Impact of smoking on outcomes after intravesical bacillus Calmette-Guérin therapy for urothelial carcinoma not invading muscle of the bladder. Academic Article uri icon

Overview

MeSH

  • Administration, Intravesical
  • Aged
  • Female
  • Humans
  • Male
  • Neoplasm Recurrence, Local
  • Retrospective Studies
  • Risk Factors
  • Treatment Outcome

MeSH Major

  • Adjuvants, Immunologic
  • BCG Vaccine
  • Carcinoma in Situ
  • Smoking
  • Urinary Bladder Neoplasms

abstract

  • Study Type - Prognosis (case series). 4. What's known on the subject? and What does the study add? The main goal of a prostate biopsy is to identify clinically relevant prostate cancer with the lowest possible morbidity from the procedure. Through time many have tried different variations in the procedure in an attempt to find the optimal methodology for performing prostate biopsies. These changes include better equipment in helping optimize cancer localizing, varying the number of cores in efforts to improve cancer detection and sampling various areas of the prostate to find cancer that may be hiding. To our knowledge we are the first to describe performing prostate biopsies with keeping the sampling size constant and varying the number of cores based on the size of the prostate. The study adds a variation in the current techniques used for prostate biopsies. In certain situations using a standard number of cores makes obtaining proper sampling of a prostate difficult. We propose a methodology in performing prostate biopsies that will allow for standardization of the tissue per core analyzed thus allowing for an improved sampling of the prostate. To determine the influence of smoking on the outcomes of patient with urothelial carcinoma of the bladder (UCB) not invading muscle treated with BCG therapy. A retrospective chart review was conducted on 623 consecutive patients treated with BCG therapy for high-grade Ta (n= 219; 35.2%), T1 (n= 215; 34.5%) and/or carcinoma in situ (n= 189; 30.3%). Cigarette smoking status was categorized as (smokers vs non-smokers) and as (current smokers vs past smokers vs never smokers). In addition, we analyzed the time since smoking cessation as a continuous and categorical variable (smoking cessation after diagnosis vs 0.1-10 years before diagnosis vs more than 10 years before diagnosis). Association with outcomes was examined by univariate and multivariable analyses, adjusting for the effects of age, gender, stage and grade. The study cohort consisted of 423 males (67.9%) and 200 females (32.1%). Overall, 386 patients (62.0%) were past smokers, 97 (15.6%) were current smokers and 140 (22.5%) had never smoked. In both univariate and multivariable analyses, smoking status by any definition was not associated with the response to BCG therapy, disease recurrence, progression, all-cause mortality or UCB-specific mortality. TUR grade was significantly associated with disease progression. TUR stage and BCG response at 6 months were significantly associated with disease recurrence, progression, all-cause mortality and UCB-specific mortality. Smoking does not appear to affect the response to BCG therapy or long-term oncological outcomes. © 2010 BJU INTERNATIONAL; NO CLAIM TO ORIGINAL US GOVERNMENT WORKS.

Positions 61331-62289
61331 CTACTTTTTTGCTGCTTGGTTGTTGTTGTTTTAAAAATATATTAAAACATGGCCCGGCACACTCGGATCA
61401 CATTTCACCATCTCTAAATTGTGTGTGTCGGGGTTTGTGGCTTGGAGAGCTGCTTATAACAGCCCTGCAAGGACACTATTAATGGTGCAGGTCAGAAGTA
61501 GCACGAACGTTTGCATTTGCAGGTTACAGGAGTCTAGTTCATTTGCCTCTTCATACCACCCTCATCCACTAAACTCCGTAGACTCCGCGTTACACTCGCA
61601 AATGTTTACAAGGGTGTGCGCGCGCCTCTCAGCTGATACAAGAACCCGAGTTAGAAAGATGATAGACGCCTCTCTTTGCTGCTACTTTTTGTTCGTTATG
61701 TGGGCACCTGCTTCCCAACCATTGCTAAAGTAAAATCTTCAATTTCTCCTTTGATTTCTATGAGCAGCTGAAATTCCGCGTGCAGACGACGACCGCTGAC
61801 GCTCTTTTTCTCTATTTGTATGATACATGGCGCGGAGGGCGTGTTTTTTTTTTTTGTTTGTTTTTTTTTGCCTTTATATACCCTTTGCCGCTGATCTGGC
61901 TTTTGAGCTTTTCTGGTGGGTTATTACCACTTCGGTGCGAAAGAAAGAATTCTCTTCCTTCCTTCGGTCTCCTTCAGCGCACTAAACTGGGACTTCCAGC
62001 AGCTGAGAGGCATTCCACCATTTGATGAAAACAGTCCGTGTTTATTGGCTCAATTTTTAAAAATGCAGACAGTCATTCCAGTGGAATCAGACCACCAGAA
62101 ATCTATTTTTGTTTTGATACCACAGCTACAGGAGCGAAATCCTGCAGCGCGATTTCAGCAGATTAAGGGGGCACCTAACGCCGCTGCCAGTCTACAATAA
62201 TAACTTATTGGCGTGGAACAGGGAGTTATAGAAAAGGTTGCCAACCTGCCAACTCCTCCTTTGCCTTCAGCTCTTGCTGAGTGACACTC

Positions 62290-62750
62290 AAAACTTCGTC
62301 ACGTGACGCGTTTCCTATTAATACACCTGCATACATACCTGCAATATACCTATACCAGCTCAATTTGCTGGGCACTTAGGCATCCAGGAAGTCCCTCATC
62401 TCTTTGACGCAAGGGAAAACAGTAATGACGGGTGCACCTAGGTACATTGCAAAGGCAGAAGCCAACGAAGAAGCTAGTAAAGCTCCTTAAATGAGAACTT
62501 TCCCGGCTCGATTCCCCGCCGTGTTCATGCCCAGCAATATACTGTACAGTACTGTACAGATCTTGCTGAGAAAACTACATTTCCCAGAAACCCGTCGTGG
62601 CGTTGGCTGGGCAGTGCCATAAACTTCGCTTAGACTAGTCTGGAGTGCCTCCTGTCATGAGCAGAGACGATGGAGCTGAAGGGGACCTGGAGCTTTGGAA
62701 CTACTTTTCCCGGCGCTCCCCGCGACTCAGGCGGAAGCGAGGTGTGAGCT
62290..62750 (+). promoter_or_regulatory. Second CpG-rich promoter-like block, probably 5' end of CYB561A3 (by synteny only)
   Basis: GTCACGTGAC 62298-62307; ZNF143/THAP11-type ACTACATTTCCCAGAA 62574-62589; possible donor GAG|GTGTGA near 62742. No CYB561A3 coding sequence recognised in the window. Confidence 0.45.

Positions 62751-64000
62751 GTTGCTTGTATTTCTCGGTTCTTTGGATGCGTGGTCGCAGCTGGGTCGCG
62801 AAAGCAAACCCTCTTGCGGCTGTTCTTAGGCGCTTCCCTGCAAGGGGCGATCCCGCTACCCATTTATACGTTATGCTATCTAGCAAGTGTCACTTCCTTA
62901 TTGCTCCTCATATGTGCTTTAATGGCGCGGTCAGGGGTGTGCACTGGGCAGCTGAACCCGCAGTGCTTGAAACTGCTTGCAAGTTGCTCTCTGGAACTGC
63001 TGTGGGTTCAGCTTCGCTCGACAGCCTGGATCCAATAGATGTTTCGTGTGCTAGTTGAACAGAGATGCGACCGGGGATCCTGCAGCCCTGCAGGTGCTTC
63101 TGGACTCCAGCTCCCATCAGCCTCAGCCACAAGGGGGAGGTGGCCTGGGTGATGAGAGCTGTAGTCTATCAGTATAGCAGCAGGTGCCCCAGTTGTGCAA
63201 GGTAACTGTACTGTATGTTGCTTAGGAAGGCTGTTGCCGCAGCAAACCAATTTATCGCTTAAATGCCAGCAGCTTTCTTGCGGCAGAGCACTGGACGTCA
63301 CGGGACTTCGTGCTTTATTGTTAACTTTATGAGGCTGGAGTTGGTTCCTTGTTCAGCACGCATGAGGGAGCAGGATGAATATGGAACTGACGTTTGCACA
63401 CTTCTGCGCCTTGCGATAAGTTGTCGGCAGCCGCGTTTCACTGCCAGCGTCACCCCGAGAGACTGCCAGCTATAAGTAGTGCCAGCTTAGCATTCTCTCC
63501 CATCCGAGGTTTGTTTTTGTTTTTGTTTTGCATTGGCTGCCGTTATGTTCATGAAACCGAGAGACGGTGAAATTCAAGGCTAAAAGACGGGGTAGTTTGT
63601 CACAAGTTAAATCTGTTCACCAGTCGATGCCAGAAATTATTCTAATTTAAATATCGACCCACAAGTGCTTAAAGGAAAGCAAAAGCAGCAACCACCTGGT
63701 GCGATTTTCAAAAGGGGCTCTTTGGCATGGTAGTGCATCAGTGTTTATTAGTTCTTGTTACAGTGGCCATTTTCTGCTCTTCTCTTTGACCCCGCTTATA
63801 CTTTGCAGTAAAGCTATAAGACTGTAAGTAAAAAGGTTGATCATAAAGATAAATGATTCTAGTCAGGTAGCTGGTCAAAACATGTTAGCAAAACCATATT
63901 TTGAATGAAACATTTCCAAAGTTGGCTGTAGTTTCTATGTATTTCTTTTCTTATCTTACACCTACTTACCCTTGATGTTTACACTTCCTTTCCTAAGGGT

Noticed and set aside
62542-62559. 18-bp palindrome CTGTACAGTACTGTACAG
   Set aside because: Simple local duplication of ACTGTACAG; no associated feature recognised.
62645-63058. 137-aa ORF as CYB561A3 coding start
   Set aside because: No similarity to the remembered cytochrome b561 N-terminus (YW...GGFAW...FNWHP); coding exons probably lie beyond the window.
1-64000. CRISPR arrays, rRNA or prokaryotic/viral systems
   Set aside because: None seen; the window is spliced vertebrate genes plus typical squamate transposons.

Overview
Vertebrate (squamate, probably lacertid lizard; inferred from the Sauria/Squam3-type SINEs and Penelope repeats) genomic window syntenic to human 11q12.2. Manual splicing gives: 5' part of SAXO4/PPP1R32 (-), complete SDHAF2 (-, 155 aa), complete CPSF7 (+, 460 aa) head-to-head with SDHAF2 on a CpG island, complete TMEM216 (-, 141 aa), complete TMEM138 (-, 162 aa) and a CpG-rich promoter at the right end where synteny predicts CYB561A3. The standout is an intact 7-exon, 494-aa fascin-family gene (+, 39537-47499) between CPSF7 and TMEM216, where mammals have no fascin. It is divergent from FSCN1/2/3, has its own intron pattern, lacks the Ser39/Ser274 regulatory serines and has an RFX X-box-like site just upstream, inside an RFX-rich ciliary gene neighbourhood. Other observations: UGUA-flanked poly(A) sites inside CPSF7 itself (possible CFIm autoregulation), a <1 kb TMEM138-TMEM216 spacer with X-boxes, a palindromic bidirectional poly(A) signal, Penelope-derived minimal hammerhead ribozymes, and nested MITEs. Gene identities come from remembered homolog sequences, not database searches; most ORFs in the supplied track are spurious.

publication date

  • August 2011

has subject area

  • Adjuvants, Immunologic
  • Administration, Intravesical
  • Aged
  • BCG Vaccine
  • Carcinoma in Situ
  • Female
  • Humans
  • Male
  • Neoplasm Recurrence, Local
  • Retrospective Studies
  • Risk Factors
  • Smoking
  • Treatment Outcome
  • Urinary Bladder Neoplasms

Research

keywords

  • Journal Article

Identity

Language

  • eng

Digital Object Identifier (DOI)

  • 10.1111/j.1464-410X.2010.09874.x

PubMed ID

  • 21114611

Additional Document Info

start page

  • 526

end page

  • 530

volume

  • 108

number

  • 4